This year teachers have the chance to earn Professional Development Credits (recertification points) when they spend time with me working on new skills or technology-rich lesson plans. For every 30 minutes teachers will get one Goochland Buck. Two Goochland Bucks buy you one PD credit at the end of the year.
Yesterday afternoon I taught the first after-school class of th e08/09 school year. I had eight attendees, including one administrator. For today’s class, there are many more, and the same for tomorrow. This is a great start for the year.
I hope we can maintain the momentum for the rest of the year.
As a little kid, one of my favorite books was an enormous atlas my mom kept high up on a shelf. There were pictures of people, buildings, and animals on the margins. I had to ask permission to look at it, and had to wash my hands prior to having it handed to me. I grew up in awe of maps and all they held.
Now we are lucky. We have access to maps everywhere, and they hold so much more! Now we never run out of space on the margins and can add much more than pictures.
This is an interactive map I found last night in GOOD Magazine highlighting some historic and literary journeys. What? The journey you are thinking of is not on the map? Not enough detail there? Create your own! Read about Jerome Burg and his Google Lit Trips project to get started.
Our new initiative at GCPS is the G21 program, which aims to transform the way we learn and teach to foster 21st Century Skills. If our kids are doing so well as it is, why do we need to change anything?
A survey by the job search website careerbuilder.com found that 50% of employers used the search terms “problem-solving” and “decision-making” when looking for prospective employees. 45% looked for people with good oral and written communication skills.
While the full write-up of the survey has some disconcerting statistics about dishonesty in writing resumes, the fact that those are the most-commonly desired traits in prospective employees points to the importance of our G21 initiative.
I just read a very interesting article by Gary Stager Published in GOOD Magazine about school reform, what has been done over the past two decades, who funds it, and how successful (hmm…) it has been. This particular line about the constant testing really caught my eye.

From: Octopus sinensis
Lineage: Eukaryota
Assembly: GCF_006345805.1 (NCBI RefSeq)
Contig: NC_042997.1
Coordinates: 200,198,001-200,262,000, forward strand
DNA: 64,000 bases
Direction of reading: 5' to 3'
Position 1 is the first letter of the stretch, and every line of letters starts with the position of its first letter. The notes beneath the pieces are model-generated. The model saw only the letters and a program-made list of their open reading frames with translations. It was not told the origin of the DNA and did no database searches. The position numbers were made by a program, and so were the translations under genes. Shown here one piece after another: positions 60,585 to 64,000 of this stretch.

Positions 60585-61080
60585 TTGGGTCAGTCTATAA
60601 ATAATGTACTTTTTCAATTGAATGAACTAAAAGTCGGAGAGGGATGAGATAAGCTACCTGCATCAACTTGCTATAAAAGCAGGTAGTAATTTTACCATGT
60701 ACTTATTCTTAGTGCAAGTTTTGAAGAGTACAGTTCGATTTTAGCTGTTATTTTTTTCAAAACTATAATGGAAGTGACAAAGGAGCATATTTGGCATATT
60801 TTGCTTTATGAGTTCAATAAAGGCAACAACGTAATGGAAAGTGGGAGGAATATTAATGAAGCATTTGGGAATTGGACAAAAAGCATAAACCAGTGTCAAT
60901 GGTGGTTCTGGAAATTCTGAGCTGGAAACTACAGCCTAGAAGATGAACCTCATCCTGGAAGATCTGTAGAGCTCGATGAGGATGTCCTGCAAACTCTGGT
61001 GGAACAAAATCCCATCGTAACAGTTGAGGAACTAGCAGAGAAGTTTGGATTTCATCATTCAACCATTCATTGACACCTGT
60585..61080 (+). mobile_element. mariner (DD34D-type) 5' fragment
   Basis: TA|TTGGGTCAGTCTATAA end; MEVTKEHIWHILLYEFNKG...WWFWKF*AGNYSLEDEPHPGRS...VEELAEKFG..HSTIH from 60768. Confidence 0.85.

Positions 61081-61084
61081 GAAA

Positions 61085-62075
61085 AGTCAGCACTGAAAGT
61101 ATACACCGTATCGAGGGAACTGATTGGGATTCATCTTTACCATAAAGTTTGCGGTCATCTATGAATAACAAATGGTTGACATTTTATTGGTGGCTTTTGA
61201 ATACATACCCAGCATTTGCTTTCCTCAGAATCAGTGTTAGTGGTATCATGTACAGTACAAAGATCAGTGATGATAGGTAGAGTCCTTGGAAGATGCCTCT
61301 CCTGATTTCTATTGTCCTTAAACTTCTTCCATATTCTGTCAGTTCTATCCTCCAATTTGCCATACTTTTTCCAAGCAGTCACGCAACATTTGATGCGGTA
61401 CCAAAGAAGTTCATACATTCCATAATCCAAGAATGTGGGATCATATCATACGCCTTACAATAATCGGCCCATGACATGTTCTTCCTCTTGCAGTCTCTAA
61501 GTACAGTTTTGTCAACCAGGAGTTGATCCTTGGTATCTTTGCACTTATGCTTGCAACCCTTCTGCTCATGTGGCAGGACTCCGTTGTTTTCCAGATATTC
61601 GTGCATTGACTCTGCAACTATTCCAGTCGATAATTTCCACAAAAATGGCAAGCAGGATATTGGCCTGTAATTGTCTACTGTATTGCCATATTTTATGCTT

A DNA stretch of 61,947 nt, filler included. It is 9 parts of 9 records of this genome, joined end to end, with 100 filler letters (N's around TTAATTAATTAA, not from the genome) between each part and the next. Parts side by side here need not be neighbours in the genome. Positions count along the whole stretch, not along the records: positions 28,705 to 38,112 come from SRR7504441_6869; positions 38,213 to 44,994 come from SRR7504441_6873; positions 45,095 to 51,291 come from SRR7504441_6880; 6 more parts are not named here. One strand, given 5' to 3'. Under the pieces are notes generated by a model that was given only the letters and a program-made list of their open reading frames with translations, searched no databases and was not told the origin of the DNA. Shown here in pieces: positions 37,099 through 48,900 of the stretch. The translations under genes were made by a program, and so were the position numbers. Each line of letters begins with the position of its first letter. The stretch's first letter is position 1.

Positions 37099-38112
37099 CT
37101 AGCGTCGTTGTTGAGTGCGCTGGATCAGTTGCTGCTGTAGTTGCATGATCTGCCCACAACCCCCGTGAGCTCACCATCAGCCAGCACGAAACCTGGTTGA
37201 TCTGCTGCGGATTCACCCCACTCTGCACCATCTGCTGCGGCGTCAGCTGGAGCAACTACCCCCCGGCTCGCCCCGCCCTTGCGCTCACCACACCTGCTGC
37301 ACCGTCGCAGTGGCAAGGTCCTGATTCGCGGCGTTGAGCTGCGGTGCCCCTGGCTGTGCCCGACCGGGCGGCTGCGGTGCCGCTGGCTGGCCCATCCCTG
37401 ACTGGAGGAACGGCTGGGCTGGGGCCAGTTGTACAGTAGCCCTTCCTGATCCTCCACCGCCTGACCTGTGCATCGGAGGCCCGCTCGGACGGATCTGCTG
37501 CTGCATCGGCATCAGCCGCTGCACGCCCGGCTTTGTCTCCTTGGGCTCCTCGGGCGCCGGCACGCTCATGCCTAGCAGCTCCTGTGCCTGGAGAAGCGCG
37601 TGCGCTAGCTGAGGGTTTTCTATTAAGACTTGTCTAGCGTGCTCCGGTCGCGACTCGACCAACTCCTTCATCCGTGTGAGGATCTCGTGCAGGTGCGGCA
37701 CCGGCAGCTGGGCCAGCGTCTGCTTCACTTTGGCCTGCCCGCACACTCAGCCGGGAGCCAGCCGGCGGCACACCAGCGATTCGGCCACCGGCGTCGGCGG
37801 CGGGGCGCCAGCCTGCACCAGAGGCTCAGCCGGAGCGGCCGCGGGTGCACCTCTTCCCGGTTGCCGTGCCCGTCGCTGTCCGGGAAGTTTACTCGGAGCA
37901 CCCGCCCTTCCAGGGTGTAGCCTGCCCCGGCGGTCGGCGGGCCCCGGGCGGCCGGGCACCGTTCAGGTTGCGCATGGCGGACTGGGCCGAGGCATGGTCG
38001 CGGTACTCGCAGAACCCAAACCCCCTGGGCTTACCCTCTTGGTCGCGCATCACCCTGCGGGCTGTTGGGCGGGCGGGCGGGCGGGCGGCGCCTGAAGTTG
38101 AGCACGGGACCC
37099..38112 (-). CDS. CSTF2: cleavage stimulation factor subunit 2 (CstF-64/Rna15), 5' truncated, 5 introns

When most of us were children, we took standardized tests once a year for a few half days. The tests were a temporary distraction intended to offer one indicator of progress or aptitude. A teacher’s reputation or salary was not at risk; administrators didn’t feel compelled to cheat; and third graders certainly didn’t vomit on the test booklet. (Some NCLB tests actually come with instructions for what to do when a student hurls on a test.) When a child comes home from school, parents don’t ask, “Which quartile toward annual yearly progress were you in?” They ask, “What did you do today?” Since knowledge is a consequence of experience, it’s critical that children be engaged in learning activities that nurture their soul, expand their interests, build upon personal talents, and challenge their thinking. But today’s standardized tests—proudly called “high-stakes” by their proponents—trump all else. The theory behind the tests seems to be analogous to the theory that taking a sick patient’s temperature every seven minutes will cure him.
We are lucky to be in Goochland, where we can all be part of the reform process, and where testing has not taken over every available instructional day.
Today I spent some time rummaging through the Net Tools Workshop wiki created by a great group of media specialists. There are tons of very interesting resources linked there, but what caught my eye was this video created for students by students. Thinking ahead to the Senior Project presentations, maybe students may want to start working on presentation skills.
Find more videos like this on TeacherLibrarianNetwork
I recently had a conversation with a friend about an acquaintance who loves to have Winnie the Pooh on everything. The conversation started as a funny comment about the bear, but turned into a discussion of copyright law and all it implies for educators. My friend was upset that I was so insistent on respecting copyright law as it is. He said I should be more of an activist so educators have access to resources, that I should be more subversive and push harder for change.
Should I be subversive? Am I not supposed to be a role model for students and teachers at my district and elsehere? While I may not agree with the laws exactly as they are, I still have to abide by them while working in other ways to make resources available to teachers. Participating in Creative Commons licensing and educating others about it is one way I do this.
I do not think anyone can doubt my zeal when it comes to providing resources for educators. Were this an issue that impinges on our more fundamental rights, I’d be out there all the way, advocating wholesale disobedience with the likes of Ghandi and Rosa Parks. Plastering Winnie all over my classroom materials adds nothing to their educational value, and we should all be able to make do with free access-artwork.
Yes, we will be at the LMC today. The AC is back.
This week’s training has gone smoothly so far, but we are bracing for some hiccups on Thursday. Our scheduled location is the LMC at the high school, but there may be issues with the air conditioning. Please check either here or on the wiki for last-minute changes.